This day in the meseta kind of sucked because it started with 17 kilometers of no break. That means no towns, no food, no nothing, except heat. Being from New Orleans, the heat doesn’t seem to bother me as much but it wears everyone else down both physically and mentally. At one point James and I met up with Emily and Marie as we chatted about life to break up the monotony of the scenery surrounding us. Finally we made it to our albergue. This town didn’t offer much, so we hung out playing games in the dining hall and laughing our exhaustion away.
July 18, 2016: Terradillos – El Burgo Ranero
The day I was kidnapped!
We left early and walked in the coolness along the tree lined paths. The meseta seems to be ending as they were a few more villages along the walk today.
One of the highlights of today was a field of sunflowers that greeted us after an hour or so into the walk.
Another highlights was crossing the Ermita Virgen del Puente. On the other side of this bridge was a beautiful gateway arch. It reminded me of the scene in the movie, The Neverending Story, where Atreyu has to be pure of heart to pass between two statues to continue on his quest. Here between the two arches is the Centro Geographico del Camino or the direct center of the Camino. We made it halfway!
Then, we finally made it to Bercianos where I broke up the band as they say. My Irish family, James, and Greg stayed behind but I continued on for another 7.5 kilometers in order to get closer to a town called Mansilla where I would meet up with my family from Spain the next day.
When I finally arrived at El Burgo, I checked into a municipal albergue that takes donations only in exchange for a bed. One of the older volunteers showed me to my bed. Then she grabbed my shoulder and said now it’s time to play. So I reach for my wallet, and she said, ” I can’t accept cash I meant to give me a hug”. I replied telling her that I was sweating and disgusting but she didn’t care. She said that all pilgrims need a hug sometimes. So I put down my bag and hugged her. She was right! I needed that.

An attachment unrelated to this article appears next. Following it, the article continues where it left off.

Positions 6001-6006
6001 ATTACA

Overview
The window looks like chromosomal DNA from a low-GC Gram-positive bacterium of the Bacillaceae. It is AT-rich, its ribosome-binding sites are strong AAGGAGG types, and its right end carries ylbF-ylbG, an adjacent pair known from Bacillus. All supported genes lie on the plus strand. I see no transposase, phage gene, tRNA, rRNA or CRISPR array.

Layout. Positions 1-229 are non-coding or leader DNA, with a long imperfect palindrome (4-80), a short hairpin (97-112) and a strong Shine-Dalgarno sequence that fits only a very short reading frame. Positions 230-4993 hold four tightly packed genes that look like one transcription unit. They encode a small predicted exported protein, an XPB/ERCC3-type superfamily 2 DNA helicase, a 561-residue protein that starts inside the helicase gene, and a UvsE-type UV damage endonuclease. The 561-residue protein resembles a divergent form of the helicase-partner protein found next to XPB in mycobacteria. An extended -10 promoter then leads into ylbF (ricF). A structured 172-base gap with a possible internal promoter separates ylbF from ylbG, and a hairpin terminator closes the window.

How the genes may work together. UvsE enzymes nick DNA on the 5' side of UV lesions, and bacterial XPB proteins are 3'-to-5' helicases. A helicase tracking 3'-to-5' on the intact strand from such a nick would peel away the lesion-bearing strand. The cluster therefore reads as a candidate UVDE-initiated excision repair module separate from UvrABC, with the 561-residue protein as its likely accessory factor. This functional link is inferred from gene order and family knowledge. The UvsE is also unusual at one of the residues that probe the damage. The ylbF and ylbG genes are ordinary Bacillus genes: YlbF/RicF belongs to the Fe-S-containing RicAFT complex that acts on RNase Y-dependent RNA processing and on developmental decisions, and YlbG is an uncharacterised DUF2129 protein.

After getting cleaned up, I walked across the street or I met up with some other friends I met along the walk, two Italians, two americans, and an old spaniard. We decided to have dinner together and it was a blast. We had the craziest conversations as everyone spoken in their native tongue while we were trying to figure out what each other what was saying. But that didn’t matter because we laughed.
I was told earlier in this walk a very important quote, “Everyone Laughs in the Same Language!”
After dinner our gang returned outside to the patio where we sat, laughed more, and attempted to drink grappa.
Then suddenly my cell phone rang which was weird because I didn’t have service. As I looked at my phone a van pulled up behind me and a bunch of kids jumped out screaming that they were here to kidnap me! Ah Family…I love them!!